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4 janvier 2017

Non-native introductions influence fish body size distributions within a dryland river [Ecosphere]

Keywords : biodiversity–ecosystem function, invasive species, Lower Colorado River Basin, response–effect traits, Verde River

A contemporary challenge in ecology is assessing the ecosystem effects of multispecies introductions. Quantifying shifts in body sizes, a common trait with which many per capita rates of ecosystems functioning scales, provide an important way forward. Evidence suggests that freshwater fish introductions have altered species-level body size distributions globally, but it is difficult to interpret their functional consequences because animals contribute to ecosystem functioning at the individual level at smaller spatial scales. In this study, we determine whether these macroecological patterns hold for individual size distributions (ISDs) at local scales.(...)

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4 janvier 2017

Enclosed nests may provide greater thermal than nest predation benefits compared with open nests across latitudes [Functional Ecology]

Keywords : growth, life history, nest predation, nest structure, thermal benefits, temperate, tropical

1.Nest structure is thought to provide benefits that have fitness consequences for several taxa. Traditionally, reduced nest predation has been considered the primary benefit underlying evolution of nest structure, whereas thermal benefits have been considered a secondary or even non-existent factor. Yet, the relative roles of these factors on nest structures remain largely unexplored.
2.Enclosed nests have a constructed or natural roof connected to sides that allow a restricted opening or tube entrance that provides cover in all directions except the entrance, whereas open nests are cups or platforms that are open above. We show that construction of enclosed nests is more common among songbirds (Passeriformes) in tropical and southern hemisphere regions than in north temperate regions. This geographic pattern may reflect selection from predation risk, under long-standing assumptions that nest predation rates are higher in southern regions and that enclosed nests reduce predation risk compared with open cup nests. We therefore compared nest predation rates between enclosed versus open nests in 114 songbird species that do not nest in tree holes among five communities of coexisting birds, and for 205 non-hole-nesting species from the literature, across northern temperate, tropical, and southern hemisphere regions.(...)

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4 janvier 2017

Damming Fragments Species Ranges and Heightens Extinction Risk [Conservation Letters]

Stephanie R. Januchowski-Hartley, Céline Jézéquel, Pablo A. Tedesco

Tropical rivers are experiencing an unprecedented boom in dam construction. Despite rapid dam expansion, knowledge about the ecology of tropical rivers and the implications of existing and planned dams on freshwater-dependent species remains limited. Here we evaluate fragmentation of fish species ranges, considering current and planned dams of the Magdalena River basin, Colombia. We quantify the relationship between species range and body size and use a vulnerability limit set by this relationship to explore the influence that fragmentation of species ranges has on extinction risk. We find that both existing and planned dams fragment most fish species ranges splitting, them into more vulnerable populations. Importantly, we find that migratory species, and those that support fisheries, are most affected by fragmentation. Our results highlight the dramatic impact that dams can have on freshwater fishes and offer insights into species extinction risk for data-limited regions.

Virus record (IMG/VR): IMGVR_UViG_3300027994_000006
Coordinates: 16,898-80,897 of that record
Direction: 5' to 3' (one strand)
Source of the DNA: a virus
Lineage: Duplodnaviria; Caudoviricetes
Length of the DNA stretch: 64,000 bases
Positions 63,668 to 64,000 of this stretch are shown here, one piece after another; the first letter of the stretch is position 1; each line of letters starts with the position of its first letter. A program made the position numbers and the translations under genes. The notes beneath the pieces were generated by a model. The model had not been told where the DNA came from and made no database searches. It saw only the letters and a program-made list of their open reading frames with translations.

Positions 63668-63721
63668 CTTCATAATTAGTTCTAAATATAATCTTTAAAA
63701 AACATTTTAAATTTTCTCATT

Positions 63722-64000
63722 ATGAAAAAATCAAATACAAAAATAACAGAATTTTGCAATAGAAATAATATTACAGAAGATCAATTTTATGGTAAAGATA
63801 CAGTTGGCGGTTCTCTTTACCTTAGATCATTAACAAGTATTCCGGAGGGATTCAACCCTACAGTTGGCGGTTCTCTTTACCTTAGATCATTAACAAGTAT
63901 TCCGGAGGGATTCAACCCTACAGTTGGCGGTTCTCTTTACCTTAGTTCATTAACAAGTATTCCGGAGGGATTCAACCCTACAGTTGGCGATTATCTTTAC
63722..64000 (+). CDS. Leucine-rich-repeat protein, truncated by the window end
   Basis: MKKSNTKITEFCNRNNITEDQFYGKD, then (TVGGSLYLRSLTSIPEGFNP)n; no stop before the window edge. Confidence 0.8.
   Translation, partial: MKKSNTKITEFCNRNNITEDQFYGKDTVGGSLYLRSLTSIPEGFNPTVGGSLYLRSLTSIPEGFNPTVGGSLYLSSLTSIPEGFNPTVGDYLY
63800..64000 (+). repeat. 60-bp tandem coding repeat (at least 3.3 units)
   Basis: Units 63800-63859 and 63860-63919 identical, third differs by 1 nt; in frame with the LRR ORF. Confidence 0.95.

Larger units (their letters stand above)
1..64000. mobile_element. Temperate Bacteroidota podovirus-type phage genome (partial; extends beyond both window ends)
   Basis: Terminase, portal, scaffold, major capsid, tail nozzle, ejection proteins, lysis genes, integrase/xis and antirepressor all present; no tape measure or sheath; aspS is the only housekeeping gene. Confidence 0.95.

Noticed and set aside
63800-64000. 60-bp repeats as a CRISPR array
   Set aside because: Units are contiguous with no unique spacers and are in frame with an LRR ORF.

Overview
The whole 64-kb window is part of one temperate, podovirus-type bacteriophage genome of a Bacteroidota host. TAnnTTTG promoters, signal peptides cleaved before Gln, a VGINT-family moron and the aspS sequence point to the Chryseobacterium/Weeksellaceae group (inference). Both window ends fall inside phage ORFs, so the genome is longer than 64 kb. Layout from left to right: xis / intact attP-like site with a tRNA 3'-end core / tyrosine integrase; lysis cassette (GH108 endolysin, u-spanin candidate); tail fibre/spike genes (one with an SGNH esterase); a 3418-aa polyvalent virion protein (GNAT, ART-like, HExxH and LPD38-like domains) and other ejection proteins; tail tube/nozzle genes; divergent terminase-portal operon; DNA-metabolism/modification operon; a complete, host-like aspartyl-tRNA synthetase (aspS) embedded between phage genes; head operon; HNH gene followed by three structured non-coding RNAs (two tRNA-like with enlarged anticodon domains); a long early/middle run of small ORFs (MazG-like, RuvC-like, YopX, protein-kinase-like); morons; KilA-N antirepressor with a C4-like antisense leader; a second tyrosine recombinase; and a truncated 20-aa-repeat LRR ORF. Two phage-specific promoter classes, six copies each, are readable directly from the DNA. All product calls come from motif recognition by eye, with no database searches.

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20 décembre 2016

Global loss of avian evolutionary uniqueness in urban areas [Global Change Biology]

Keywords : biodiversity, biotic homogenization, birds, evolutionary distinctiveness, human-induced environmental change, urban ecology

Urbanization, one of the most important anthropogenic impacts on Earth, is rapidly expanding worldwide. This expansion of urban land-covered areas is known to significantly reduce different components of biodiversity. However, the global evidence for this effect is mainly focused on a single diversity measure (species richness) with a few local or regional studies also supporting reductions in functional diversity. We have used birds, an important ecological group that has been used as surrogate for other animals, to investigate the hypothesis that urbanization reduces the global taxonomical and/or evolutionary diversity. We have also explored whether there is evidence supporting that urban bird communities are evolutionarily homogenized worldwide in comparison with nonurban ones by means of using evolutionary distinctiveness (how unique are the species) of bird communities.(...)

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20 décembre 2016

Investigating uncertainties in zooplankton composition shifts under climate change scenarios in the Mediterranean Sea [Ecography]

Ensemble niche modelling has become a common framework to predict changes in assemblages composition under climate change scenarios. The amount of uncertainty generated by the different components of this framework has rarely been assessed. In the marine realm forecasts have usually focused on taxa representing the top of the marine food-web, thus overlooking their basal component : the plankton. Calibrating environmental niche models at the global scale, we modelled the habitat suitability of 106 copepod species and estimated the dissimilarity between present and future zooplanktonic assemblages in the surface Mediterranean Sea.(...)

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